Philippine rebels seize arms and take hostages

By Carlos H. Conde
International Herald Tribune
Published: August 23, 2006

MANILA — Communist guerrillas intensified their warfare against the Philippine government in two incidents Wednesday, raiding a military outpost and briefly holding dozens of schoolchildren hostage as they fled from pursuing soldiers, officials said.

Rigoberto Sanchez, a spokesman for the communist rebels, denied by telephone from Mindanao that any hostages had been taken. It was more likely, Sanchez said, that the rebels had simply passed through the village.

But Sanchez also added that the incidents were part of the rebels’ intensified warfare against the government in response to military abuses against civilians and political advocates.

“This fascist regime should expect more engagement from us,” Sanchez said. “We intend to punish this regime for its fascist assaults on the people.”

Officials in Mindanao said some 20 rebels had swooped down on a schoolyard in Buayan, a village in Zamboanga Sibugay Province, as they sought to elude the military.

Extreme poverty has helped the guerrillas gain support in that province over the years.

The rebels gathered residents, asked for food and medicine, and lectured villagers on communism, Agence France-Presse reported. They released the hostages after almost two hours, after learning that soldiers were approaching the village. The hostages were unharmed.

Also on Wednesday, in the southern region of Mindanao, the New People’s Army, a Maoist group, raided a military outpost, killing an army officer and seizing more than 29 rifles.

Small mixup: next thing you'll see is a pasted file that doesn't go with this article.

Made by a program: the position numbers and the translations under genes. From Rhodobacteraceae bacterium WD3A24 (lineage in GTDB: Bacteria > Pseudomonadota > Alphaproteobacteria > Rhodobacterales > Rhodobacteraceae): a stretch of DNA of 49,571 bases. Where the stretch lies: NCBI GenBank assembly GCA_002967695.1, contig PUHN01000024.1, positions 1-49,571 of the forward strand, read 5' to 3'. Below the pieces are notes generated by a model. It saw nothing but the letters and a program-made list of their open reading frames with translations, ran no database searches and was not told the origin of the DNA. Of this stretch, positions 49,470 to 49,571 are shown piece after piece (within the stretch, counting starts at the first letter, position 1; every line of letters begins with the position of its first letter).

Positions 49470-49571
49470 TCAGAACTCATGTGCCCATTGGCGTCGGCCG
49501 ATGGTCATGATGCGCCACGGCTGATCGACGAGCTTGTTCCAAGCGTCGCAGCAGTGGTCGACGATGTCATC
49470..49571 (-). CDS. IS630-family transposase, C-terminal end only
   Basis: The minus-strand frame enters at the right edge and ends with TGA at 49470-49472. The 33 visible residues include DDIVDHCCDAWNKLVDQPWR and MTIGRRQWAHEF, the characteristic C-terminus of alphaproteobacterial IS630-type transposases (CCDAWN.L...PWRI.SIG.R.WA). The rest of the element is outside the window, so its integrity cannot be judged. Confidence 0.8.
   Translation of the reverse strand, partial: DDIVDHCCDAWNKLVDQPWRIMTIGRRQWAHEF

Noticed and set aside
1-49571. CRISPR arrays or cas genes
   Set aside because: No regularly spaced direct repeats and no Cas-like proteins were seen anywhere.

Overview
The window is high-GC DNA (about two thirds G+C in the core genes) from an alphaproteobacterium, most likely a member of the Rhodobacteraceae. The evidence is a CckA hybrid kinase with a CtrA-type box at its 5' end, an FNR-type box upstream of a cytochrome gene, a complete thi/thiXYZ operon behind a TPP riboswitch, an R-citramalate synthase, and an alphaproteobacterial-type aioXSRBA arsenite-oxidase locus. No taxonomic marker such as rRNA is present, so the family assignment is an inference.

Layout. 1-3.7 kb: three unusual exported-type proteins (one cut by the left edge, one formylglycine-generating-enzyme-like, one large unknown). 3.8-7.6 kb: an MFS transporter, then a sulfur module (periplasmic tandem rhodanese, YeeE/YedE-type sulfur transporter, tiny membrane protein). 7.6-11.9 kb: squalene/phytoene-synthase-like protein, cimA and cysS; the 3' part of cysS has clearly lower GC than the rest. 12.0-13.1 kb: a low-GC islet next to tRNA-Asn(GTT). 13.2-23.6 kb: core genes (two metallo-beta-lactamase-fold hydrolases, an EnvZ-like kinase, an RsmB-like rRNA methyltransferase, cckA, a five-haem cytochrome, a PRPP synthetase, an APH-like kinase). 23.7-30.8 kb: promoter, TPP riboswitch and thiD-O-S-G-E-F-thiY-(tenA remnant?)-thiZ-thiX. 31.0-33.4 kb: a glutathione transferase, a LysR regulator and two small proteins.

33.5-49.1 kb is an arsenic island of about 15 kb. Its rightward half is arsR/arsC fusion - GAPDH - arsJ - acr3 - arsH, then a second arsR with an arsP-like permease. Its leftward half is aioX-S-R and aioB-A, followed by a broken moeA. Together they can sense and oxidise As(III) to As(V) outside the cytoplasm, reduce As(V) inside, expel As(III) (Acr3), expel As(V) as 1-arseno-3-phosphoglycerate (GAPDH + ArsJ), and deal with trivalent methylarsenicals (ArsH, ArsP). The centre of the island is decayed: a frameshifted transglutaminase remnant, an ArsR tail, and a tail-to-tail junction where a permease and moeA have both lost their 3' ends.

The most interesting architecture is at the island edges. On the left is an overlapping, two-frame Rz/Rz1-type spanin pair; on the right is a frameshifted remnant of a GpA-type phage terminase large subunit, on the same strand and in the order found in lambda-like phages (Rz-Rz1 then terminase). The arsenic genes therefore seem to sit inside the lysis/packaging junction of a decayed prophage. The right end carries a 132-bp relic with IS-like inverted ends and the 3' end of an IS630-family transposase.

Some 50 rebels attacked the military outpost, in a town in Bukidnon Province, according to the army. Several rebels were reportedly wounded in the incident.

In March, the Communist Party of the Philippines released a directive to the New People’s Army, its armed wing, to improve its recruitment, seize more weapons from the national army and continue its offensives, which have been increasing in frequency over the past five years, and on a nationwide scale.

The guerrillas claim that they are present in 70 of the country’s 79 provinces, providing an “alternative government” to Filipinos.

But they have been accused of extorting money from individuals and businesses to finance their activities. The government has also charged the rebels’ presence with stunting economic growth in the countryside.

Two months ago, President Gloria Macapagal Arroyo ordered the military to intensify its campaign against the New People’s Army, which has about 7,000 recruits.

Peace talks between the rebels and the government have sputtered since 1986. Recently, rebels have said that they would not negotiate with the government as long as Arroyo, who is facing charges of election fraud and was nearly deposed by a popular uprising, is in power.

The rebels have also demanded that their group be removed from the list of terrorist organizations maintained by the United States and the European Union.

About Carlos H. Conde

Researcher at Human Rights Watch (@condeHRW @hrw_ph). Former journalist (NYT, IHT, among others).
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